“Rino,” she said with a sigh. “Sit. Listen to what I have to say.” She sat on the edge of her bed. Al decided to stand. “He doesn’t play fairly.”

“Who?” he asked.

“His name is Varan Whiskef. He is a competitor of mine.”

“And since when does that make it okay to kill someone?”

“It doesn’t. I know that. And I know what I taught you. But he isn’t just competing with my business. I wouldn’t have a problem with that. It’s how he does it.

“He’s turning the people of Baradan against not just me, but against all Br’vanese. He spreads vicious rumors, tries to get me arrested on false charges, sabotages the boats… Those are honest, hardworking people he’s hurting just to get at me. His men have already killed three Br’vanese workers. Another dozen were arrested. This isn’t an assault on my business; this is against all of us living here.”

“There are no exceptions to murder,” he said, shaking his head. “You always said there are things that way heavily on a woman’s soul because she knows they are wrong. If you have this man murdered, you will hate yourself for it.”

She folded her hands in her lap. “I’m willing to accept it.”

“Madra!” he said in exasperation. “How can you say this?”

“I have put much thought into this, Dominek. Whether I am caught or cannot bear the guilt, I am willing to take on this burden.”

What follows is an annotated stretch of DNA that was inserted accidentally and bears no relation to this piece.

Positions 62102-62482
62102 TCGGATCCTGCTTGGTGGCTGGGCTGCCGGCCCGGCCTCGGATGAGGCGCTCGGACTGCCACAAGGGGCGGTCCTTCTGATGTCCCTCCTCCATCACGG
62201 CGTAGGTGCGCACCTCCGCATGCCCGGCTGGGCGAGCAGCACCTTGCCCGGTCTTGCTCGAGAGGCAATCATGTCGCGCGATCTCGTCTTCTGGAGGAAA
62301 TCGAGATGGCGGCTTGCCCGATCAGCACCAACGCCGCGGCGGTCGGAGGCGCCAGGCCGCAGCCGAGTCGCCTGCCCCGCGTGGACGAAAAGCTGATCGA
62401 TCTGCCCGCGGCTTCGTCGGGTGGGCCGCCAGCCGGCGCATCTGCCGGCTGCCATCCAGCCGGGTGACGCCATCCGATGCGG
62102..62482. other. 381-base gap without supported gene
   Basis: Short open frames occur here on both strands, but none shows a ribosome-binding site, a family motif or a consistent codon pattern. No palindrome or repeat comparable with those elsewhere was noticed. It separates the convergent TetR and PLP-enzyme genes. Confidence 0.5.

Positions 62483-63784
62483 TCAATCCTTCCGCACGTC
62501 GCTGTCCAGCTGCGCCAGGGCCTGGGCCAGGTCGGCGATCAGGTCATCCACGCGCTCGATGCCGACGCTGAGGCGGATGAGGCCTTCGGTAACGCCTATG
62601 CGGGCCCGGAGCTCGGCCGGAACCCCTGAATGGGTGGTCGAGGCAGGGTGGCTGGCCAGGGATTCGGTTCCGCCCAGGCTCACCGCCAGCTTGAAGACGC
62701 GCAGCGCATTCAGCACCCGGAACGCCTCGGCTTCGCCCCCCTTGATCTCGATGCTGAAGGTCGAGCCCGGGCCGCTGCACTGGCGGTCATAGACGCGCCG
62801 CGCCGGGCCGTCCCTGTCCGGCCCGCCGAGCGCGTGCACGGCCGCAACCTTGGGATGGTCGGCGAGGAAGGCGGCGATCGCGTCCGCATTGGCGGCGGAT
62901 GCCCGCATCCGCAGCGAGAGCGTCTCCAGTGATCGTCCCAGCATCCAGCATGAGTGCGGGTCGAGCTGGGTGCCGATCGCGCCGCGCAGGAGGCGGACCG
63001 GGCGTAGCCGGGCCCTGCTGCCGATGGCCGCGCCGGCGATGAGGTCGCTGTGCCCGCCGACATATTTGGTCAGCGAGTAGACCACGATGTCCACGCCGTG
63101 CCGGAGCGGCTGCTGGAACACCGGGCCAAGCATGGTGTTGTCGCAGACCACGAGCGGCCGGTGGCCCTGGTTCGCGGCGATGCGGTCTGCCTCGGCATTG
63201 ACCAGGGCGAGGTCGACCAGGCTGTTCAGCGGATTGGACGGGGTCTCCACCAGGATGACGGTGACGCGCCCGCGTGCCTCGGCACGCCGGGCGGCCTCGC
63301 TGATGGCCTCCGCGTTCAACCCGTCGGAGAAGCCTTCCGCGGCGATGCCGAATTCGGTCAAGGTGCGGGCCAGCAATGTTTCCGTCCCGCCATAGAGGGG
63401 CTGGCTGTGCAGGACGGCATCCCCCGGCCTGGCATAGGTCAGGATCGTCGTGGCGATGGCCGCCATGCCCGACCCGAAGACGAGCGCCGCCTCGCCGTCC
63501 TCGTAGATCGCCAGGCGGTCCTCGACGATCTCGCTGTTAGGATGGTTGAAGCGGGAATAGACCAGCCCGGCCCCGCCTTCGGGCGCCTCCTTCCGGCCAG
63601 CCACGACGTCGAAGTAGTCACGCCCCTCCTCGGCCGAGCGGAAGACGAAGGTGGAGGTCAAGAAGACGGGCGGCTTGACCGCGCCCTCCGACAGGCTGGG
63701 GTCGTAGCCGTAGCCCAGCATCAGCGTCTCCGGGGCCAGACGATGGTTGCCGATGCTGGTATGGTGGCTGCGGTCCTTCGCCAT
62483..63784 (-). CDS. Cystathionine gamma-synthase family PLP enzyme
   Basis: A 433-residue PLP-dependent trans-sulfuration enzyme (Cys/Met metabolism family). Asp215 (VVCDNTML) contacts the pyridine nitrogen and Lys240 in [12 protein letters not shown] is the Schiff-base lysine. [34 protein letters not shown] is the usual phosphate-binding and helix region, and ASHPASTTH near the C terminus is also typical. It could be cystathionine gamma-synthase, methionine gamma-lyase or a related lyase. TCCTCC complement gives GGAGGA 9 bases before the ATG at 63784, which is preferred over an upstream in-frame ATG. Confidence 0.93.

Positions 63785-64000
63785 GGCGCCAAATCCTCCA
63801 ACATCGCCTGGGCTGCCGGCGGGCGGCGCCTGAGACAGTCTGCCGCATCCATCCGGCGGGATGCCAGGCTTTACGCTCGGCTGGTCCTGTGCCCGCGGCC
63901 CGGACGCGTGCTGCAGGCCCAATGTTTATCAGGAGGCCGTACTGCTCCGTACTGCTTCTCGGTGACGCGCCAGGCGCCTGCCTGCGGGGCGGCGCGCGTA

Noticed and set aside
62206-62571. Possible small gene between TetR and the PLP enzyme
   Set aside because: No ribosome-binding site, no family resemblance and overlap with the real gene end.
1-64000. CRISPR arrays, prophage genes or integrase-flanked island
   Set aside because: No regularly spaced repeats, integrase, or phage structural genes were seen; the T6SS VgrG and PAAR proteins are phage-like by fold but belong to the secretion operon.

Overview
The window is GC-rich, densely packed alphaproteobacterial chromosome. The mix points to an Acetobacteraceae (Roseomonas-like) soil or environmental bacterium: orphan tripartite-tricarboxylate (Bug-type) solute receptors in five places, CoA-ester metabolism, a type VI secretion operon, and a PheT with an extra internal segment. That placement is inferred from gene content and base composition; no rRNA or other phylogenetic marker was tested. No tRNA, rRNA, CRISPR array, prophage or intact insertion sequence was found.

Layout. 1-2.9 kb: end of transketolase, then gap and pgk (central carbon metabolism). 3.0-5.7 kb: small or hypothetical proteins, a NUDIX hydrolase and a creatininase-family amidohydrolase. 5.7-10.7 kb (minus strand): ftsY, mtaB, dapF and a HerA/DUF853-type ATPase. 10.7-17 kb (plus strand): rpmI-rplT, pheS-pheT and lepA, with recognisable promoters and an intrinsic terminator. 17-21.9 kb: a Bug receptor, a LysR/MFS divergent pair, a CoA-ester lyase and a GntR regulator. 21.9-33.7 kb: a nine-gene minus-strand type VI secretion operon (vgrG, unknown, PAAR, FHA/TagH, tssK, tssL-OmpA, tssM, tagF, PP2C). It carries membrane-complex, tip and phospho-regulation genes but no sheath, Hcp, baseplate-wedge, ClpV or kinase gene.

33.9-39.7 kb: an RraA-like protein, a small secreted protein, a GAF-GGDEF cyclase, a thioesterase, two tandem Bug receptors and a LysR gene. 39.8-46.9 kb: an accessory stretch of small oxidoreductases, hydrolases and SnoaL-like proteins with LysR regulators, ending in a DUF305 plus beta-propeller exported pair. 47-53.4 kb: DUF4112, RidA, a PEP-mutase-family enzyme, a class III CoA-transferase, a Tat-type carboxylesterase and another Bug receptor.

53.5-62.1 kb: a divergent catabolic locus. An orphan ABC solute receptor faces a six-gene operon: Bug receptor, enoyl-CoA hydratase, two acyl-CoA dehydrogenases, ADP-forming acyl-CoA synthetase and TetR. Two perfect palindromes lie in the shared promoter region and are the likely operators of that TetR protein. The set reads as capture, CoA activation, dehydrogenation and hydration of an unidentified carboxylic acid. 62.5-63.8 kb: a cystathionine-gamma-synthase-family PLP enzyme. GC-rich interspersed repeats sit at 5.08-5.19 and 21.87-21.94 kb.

“Madra…it’s not too late. If he still lives, you can reverse the assassination.”

“Dominek!” she said, standing. “My decision is final.”

He ground his teeth for a moment, then turned to the doorway to see Anla standing not far from the entrance. “We’re leaving,” he said.

She had moved their bags to the doorway, just in case, and grabbed them. He led the way to the front door, his mother right behind them.

“Al,” she said once they were outside, “are you sure you can’t talk this out with your mother?”

“I don’t speak with hypocrites,” he said, turning to flash a glare at his mother, who stood impassive in the doorway.

All other attempts at starting a conversation were met with silence. They walked the distance back, the air cold and the sunset just a smudge of orange and fuschia on the horizon. She took a moment to fish her wool cloak out from the bottom of her pack, shaking off bread and cheese crumbs. Al wouldn’t offer her his suit jacket no matter how hard she shivered. She had always thought him oblivious to recommended social graces, but after spending time with his family, she thought there might be another reason.